January 29, 2015


Tailing Europe, US Is on the Road to New Investment Bond. . . The administration’s idea is to combine some of the most attractive features of public-private partnerships with those of wholly public projects. Local governments would get a private equity partner willing to share the risk of a project, while the private sector would get access to low-interest loans. The program would require congressional approval, and some observers think it may have a good chance among lawmakers looking for new ways to finance transportation and infrastructure projects because receipts from the federal excise tax on motor fuel have been inadequate. The costs are unclear since the administration has withheld details in its initial release of the plan. The idea has support in the transportation industry, but whether the financial world comes on board is an open question. Roll Call

Obama abandons plan to put telephone metadata in private hands. President Barack Obama’s administration has quietly abandoned a proposal it had been considering to put raw U.S. telephone call data collected by the National Security Agency under non-governmental control, several U.S. security officials said. . . Under the proposal floated by a Presidential review panel, telephone call “metadata” generated inside the United States, which NSA began collecting in bulk after the Sept. 11, 2001 attacks, could instead be collected and retained by an unspecified private third party. The Obama administration has decided, however, that the option of having a private third party collect and retain the telephone metadata is unworkable for both legal and practical reasons. “I think that’s accurate for right now,” a senior U.S. security official said. Reuters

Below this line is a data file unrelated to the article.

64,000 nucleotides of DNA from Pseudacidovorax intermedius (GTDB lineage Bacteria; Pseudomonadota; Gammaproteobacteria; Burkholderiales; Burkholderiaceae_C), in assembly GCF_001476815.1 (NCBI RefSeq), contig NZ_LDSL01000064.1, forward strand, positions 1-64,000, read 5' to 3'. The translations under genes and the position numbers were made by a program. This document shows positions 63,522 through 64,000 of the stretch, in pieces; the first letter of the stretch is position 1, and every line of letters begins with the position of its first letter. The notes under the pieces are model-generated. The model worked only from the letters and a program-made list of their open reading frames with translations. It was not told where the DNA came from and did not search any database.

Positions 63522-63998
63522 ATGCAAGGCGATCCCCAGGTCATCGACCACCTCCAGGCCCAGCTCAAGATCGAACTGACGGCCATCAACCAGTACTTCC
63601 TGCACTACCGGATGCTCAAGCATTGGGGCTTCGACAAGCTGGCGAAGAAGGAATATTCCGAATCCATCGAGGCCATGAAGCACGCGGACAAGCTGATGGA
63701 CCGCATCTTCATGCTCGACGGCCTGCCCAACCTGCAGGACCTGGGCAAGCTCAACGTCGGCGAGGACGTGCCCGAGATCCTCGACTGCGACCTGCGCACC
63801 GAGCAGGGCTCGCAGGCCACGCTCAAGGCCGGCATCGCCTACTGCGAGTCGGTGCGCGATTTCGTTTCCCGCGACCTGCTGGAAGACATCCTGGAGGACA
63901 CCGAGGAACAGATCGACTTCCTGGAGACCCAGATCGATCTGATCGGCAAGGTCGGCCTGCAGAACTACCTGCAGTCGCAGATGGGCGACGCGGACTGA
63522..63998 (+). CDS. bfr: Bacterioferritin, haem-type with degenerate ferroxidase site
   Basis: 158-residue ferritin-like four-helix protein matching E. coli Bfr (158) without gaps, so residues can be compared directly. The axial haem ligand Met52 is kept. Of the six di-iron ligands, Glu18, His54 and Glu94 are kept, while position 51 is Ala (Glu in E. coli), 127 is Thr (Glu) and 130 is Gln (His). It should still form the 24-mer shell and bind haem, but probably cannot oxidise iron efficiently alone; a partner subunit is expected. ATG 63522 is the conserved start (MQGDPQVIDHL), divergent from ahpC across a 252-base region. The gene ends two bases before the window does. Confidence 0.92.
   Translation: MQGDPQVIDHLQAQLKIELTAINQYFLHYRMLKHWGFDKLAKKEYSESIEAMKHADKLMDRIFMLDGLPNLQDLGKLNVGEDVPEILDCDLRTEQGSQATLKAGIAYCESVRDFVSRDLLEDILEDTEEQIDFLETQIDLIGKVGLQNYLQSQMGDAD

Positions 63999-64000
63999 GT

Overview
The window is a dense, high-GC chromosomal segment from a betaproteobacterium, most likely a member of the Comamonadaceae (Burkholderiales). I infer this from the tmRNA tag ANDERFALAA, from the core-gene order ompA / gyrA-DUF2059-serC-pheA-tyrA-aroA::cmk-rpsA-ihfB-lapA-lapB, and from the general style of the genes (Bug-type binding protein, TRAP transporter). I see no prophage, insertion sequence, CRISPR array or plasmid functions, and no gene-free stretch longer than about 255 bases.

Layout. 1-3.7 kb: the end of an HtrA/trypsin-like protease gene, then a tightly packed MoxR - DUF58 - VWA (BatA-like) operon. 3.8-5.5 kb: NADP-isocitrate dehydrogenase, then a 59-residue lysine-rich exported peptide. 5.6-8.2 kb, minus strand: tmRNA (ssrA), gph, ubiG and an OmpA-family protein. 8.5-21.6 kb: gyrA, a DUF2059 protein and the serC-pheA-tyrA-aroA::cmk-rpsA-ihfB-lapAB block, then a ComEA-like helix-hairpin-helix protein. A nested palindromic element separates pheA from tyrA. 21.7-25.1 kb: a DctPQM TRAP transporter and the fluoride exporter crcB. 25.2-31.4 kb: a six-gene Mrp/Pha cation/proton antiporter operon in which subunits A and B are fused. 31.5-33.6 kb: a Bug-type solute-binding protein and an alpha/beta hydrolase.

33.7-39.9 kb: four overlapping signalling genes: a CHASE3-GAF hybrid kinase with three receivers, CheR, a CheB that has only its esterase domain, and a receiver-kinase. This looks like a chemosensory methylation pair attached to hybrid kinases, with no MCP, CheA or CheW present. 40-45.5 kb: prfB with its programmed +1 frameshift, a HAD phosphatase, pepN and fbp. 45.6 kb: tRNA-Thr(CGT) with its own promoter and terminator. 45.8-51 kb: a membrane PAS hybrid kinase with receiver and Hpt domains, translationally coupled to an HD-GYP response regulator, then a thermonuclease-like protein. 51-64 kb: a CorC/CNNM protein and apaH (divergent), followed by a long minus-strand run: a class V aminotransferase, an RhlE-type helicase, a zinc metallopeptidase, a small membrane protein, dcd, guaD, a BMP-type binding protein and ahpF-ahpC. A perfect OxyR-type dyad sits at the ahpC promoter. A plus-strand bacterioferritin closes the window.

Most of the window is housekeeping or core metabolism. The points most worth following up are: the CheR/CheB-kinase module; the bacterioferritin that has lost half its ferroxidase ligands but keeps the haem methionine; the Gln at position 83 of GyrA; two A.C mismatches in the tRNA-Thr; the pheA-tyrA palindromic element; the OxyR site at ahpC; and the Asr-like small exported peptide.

Commentary: A tale of two turnpikes. . . And let me tell you, the Indiana Toll Road sucks, although anecdotal evidence would indicate that you are less likely to get a ticket In Indiana than in Ohio. The Ohio Turnpike has clean bathrooms and clean restaurants. The gift shops have things you might actually buy as gifts! Meanwhile, the rest stops on the Indiana Toll Road are just sad. . . . They have to gouge, as they are losing money. The Indiana Toll Road filed for bankruptcy in September 2014. The concession is owned by Ferrovial, a Spanish company, and Macquarie Group, an Australian investment bank. . . .The Ohio Turnpike, meanwhile, is still controlled by the state. In 2013, the Ohio Turnpike took in $2.3 million from its State Fuel Tax Allocation and posted an increase in net position (profit) of $49.6 million. The taxpayers are making a profit, and the customers who ride the road are happy with the services provided. R Street

GA: ‘P3’ bill back before Georgia Senate. Legislation introduced in the Georgia Senate Tuesday would expand the ability of state agencies and local governments to work with the private sector to finance and construct public buildings and infrastructure. The state currently is using public-private partnerships to finance and build toll lanes along metro Atlanta interstate highways and non-instructional buildings on university campuses, including dorms.   Atlanta Business Chronicle (blog)